73 and Good DX,
Gary DeBock (in Puyallup, WA, USA)
 
 
 
   
 
 



Latest FSL Antenna Experimentation

Gary DeBock
 

Hello All,
 
For those who thought that FSL antennas were already too big, expensive or heavy, the latest transoceanic DX-chasing model may provide further evidence to support their convictions :-)
 
Last year's 2013 DXpedition model (a 12" FSL with 86 Russian surplus 200mm x 10mm ferrite rods and 14 turns of 660/44 Litz wire) provided very good service in chasing South Pacific DX on the Oregon cliffs, but it has already been superseded by an FSL which has two significant improvements. This latest model also has a 12" diameter, but it uses some huge new 660/38 Litz wire which was recently introduced by the Xizi Company in China. This massive Litz wire has the same diameter as AWG #10 wire, and includes 660 strands of individually insulated #38 wire.
It provides superior sensitivity for those who can tolerate its weight and price ($2.50 per foot), and it clearly provides a significant weak signal DXing advantage over the 660/44 Litz wire used in the 2013 DXpedition model.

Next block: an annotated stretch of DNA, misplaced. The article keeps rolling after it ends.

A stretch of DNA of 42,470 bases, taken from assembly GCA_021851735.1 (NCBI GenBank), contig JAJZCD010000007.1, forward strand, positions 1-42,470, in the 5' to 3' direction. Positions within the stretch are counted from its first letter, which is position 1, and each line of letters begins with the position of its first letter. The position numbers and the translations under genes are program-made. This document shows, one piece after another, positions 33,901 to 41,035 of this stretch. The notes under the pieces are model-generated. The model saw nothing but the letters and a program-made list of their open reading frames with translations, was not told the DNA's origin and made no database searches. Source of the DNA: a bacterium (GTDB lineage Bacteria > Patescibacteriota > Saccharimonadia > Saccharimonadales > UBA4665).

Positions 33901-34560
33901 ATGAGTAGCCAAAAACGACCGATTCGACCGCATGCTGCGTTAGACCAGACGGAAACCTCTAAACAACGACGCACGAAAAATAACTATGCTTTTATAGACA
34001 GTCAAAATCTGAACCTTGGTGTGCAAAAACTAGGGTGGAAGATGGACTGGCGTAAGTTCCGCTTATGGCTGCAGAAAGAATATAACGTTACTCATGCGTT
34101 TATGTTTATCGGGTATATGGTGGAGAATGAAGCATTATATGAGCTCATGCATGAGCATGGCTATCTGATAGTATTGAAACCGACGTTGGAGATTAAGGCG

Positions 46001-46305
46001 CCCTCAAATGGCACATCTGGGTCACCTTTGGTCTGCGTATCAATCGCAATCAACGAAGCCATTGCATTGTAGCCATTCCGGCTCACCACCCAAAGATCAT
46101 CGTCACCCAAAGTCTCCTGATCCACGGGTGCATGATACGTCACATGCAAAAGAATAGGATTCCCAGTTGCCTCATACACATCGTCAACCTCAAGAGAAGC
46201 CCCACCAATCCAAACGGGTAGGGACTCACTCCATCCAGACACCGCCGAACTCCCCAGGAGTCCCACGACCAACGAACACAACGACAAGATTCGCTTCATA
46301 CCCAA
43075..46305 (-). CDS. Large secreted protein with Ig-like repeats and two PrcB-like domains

The second improvement in the new 12" Experimental FSL is a dual-coil system designed to improve high band sensitivity. Since the new 660/38 Litz wire is too large to tune the entire 531-1701 kHz frequency spectrum with one coil in parallel with the standard 281 pf (vernier drive) variable cap, two different coils are wound on the 86 Russian surplus ferrite rods, and a switching system is used to cover the entire MW band. This results in more precise tuning on the high band, as well as improved middle band performance. A design photo of the new 12" Experiemental FSL antenna is attached, and a more detailed photo is posted at http://www.mediafire.com/view/025vcba7b3fdadk/12inchXFSL's-004.jpg 
 
For those who may wish to duplicate one of these monsters, a generous hobby budget is advised. The Russian surplus ferrite rods run about $400 (including air mail shipping), the 660/38 Litz wire runs about $162 for the required 65 feet, the rubber plumbing coupler runs about $40, the variable cap about $18, the pipe insulation another $30, and the PVC frame parts around $25. All can be yours for a cool $675 (not including the Weller professional 100 watt soldering iron ($65) required to solder the huge Litz wire, that is).
 
73 and Good DX,
Gary DeBock (in Puyallup, WA, USA)
 
 
 
   
 
 


Puyallup, WA Ultralight TP's for 2-26

Gary DeBock
 

Hello All,
 
Asian results here this morning were very similar to those reported by Dennis, as a band which was comatose at 1405 came to life with a sunrise enhancement boost favoring the upper band TP's.